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I have been getting into require recently, and am happy with it. But why do I need this 400+ line plulgin to load my handlebars templates? Handlebars templates can be stored in an html file with no plugin / conversion process involved. And if I want... I can also load them like this with jQuery/Ajax:

    url: '../templates/description.hbs',
    dataType: 'html',
    cache: false,
    success: function(data, status, response) {
        var template = Handlebars.compile(response.responseText);

I am looking for a way to load my templates.hbs files with require (or maybe not), without using a plugin. I don't like the ajax approach above, because it slows down the page load.

My templates.hbs files look something like this:

<div class="description">

Just a string, right?

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Well your code is only handling the success case (And has dependency on 20 KLOC jQuery), 95% of all code is not for success case but the error cases. – Esailija Jul 29 '13 at 23:48
@Esailija I honestly have never experienced what you speak of. Why such a focus on the error cases, my error case is (don't display anything) or (We are missing ___, go here). – watson Jul 29 '13 at 23:52
Well if you use a library and only get a white-page because some error happened in the library, would the problem be easy to find? – Esailija Jul 29 '13 at 23:53
Oh and even for normal users, if they have a problem, do you wish that they tell you they just see a white page for any kind of error when using your application. – Esailija Jul 30 '13 at 0:03
@Esailija this is all not really related to my question, but thanks. – watson Jul 30 '13 at 0:06
up vote 1 down vote accepted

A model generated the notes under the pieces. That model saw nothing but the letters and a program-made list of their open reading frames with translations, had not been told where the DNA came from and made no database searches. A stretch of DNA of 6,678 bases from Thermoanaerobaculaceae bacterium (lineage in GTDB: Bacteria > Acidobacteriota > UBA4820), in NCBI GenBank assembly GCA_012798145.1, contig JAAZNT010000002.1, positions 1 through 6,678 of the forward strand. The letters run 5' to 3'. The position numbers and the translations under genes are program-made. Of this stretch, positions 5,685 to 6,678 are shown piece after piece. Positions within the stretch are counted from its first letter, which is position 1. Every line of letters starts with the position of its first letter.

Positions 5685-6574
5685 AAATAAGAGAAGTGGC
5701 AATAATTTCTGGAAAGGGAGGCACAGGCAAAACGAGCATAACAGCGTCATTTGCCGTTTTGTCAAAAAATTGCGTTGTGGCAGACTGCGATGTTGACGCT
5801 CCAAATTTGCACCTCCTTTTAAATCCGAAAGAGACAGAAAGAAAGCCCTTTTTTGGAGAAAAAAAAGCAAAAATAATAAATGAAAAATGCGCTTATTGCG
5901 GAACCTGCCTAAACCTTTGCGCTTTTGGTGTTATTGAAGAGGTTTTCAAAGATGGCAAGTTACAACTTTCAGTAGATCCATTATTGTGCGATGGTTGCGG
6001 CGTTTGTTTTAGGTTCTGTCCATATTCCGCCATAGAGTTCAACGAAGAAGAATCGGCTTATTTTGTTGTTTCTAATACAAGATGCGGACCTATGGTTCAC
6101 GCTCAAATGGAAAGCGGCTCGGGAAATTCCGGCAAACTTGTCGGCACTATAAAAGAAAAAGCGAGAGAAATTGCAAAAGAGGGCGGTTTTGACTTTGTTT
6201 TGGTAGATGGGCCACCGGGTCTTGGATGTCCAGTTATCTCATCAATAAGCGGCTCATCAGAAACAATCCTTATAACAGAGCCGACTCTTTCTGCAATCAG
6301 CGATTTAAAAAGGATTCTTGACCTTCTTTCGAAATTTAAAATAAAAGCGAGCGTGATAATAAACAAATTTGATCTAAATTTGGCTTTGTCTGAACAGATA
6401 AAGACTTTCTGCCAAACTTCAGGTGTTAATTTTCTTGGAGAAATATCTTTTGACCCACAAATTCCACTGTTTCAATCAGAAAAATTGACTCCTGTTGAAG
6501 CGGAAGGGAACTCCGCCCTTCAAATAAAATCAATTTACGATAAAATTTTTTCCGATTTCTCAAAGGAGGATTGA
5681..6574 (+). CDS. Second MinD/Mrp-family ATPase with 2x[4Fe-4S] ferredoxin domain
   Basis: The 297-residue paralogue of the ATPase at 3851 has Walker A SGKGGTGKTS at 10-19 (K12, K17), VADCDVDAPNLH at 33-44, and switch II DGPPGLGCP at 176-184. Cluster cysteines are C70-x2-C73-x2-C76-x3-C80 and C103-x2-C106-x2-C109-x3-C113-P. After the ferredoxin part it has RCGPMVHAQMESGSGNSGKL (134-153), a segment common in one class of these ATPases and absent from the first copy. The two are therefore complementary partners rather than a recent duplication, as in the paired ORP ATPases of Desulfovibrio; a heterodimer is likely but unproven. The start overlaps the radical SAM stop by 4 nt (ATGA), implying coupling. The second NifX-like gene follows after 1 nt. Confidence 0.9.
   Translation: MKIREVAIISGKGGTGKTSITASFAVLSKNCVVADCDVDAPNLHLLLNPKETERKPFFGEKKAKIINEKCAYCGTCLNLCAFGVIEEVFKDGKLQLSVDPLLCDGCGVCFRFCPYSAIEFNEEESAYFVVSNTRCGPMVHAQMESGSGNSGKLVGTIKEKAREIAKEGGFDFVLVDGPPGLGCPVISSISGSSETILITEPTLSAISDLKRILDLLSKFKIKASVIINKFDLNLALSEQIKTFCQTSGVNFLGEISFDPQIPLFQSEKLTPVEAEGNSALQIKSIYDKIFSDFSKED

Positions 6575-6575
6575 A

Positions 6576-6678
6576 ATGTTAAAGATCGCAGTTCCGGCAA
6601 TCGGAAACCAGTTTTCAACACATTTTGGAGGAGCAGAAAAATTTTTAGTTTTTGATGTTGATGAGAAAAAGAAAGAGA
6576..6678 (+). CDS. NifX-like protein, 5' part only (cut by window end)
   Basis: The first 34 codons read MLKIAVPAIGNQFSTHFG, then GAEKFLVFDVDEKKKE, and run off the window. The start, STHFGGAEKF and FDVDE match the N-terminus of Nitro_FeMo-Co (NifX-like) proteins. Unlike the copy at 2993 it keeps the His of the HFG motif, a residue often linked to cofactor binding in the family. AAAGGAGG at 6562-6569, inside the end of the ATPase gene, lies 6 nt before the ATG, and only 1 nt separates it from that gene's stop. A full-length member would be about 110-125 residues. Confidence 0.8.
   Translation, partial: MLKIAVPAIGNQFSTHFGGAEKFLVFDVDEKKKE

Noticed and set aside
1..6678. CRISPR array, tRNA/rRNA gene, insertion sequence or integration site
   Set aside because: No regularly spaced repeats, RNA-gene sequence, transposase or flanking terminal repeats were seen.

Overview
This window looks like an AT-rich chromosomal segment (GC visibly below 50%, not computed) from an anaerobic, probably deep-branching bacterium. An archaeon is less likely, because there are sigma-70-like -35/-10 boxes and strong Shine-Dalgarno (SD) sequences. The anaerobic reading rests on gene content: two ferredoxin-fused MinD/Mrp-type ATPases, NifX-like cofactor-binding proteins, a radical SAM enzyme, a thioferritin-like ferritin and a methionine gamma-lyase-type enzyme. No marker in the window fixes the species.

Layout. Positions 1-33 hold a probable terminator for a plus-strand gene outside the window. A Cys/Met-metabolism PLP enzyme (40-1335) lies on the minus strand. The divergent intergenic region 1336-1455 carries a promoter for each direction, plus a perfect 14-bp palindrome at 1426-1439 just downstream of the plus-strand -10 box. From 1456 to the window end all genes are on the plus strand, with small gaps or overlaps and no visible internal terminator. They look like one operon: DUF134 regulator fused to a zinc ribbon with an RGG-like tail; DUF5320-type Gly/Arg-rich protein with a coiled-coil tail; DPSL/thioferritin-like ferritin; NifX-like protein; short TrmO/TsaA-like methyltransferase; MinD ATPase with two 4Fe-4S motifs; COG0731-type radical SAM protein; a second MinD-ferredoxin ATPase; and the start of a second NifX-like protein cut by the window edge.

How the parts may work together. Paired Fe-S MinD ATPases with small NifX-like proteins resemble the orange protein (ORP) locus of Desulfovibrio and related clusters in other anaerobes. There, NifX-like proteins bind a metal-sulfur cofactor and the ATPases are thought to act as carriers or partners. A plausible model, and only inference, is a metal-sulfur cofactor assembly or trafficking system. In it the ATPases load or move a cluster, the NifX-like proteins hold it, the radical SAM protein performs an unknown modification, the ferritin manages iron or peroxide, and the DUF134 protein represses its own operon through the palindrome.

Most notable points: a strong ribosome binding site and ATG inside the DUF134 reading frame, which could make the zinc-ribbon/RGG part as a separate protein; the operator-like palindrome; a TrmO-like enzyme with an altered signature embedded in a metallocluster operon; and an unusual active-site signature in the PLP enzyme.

Answering the question from the title of your post ("Why do I need plugins..."), not the one in the body of it ("I am looking for a way to load my templates..."). Maybe somebody else will come along and provide an answer for that part.

As you said, you don't need plugins to load the template, even if you're using RequireJS for the rest of your dependency management. However, there are a couple reasons why using the built-in text plugin or a dedicated Handlebars plugin (like the one you linked) can be helpful:

1 - Handle the text dependency the same was as other dependencies

Have a plugin lets you say that a given piece of code depends on module A, module B, and template X:

require(["moduleA", "moduleB", "text!templateX.html"],
    function(moduleA, moduleB, html) {
        // start working with all of it together

But if you didn't use a plugin, you'd probably have another layer of callback:

require(["moduleA", "moduleB"],
    function(moduleA, moduleB) {
            url: '../templates/templateX.html',
            dataType: 'html',
            cache: false,
            success: function(data, status, response) {
                // now do something

2 - allow a bundling/optimization phase

RequireJS ships with the r.js optimizer which can bundle all the dependencies together and minify them to reduce the number of requests and their overall download size.

If you use a plugin and the require/define syntax to define all your dependencies, r.js can trace what's needed for a module and bundle it together. So in the example I used above:

require(["moduleA", "moduleB", "text!templateX.html"],

moduleA, moduleB, and templateX could be bundled together in a single file rather than having three separate runtime requests.

In the Handlebars plugin you linked, I see that some of those 400+ lines of code are dealing with the bundling/optimization phase. And as @Esailija pointed out in the comments, many of the others relate to edge cases and error conditions.

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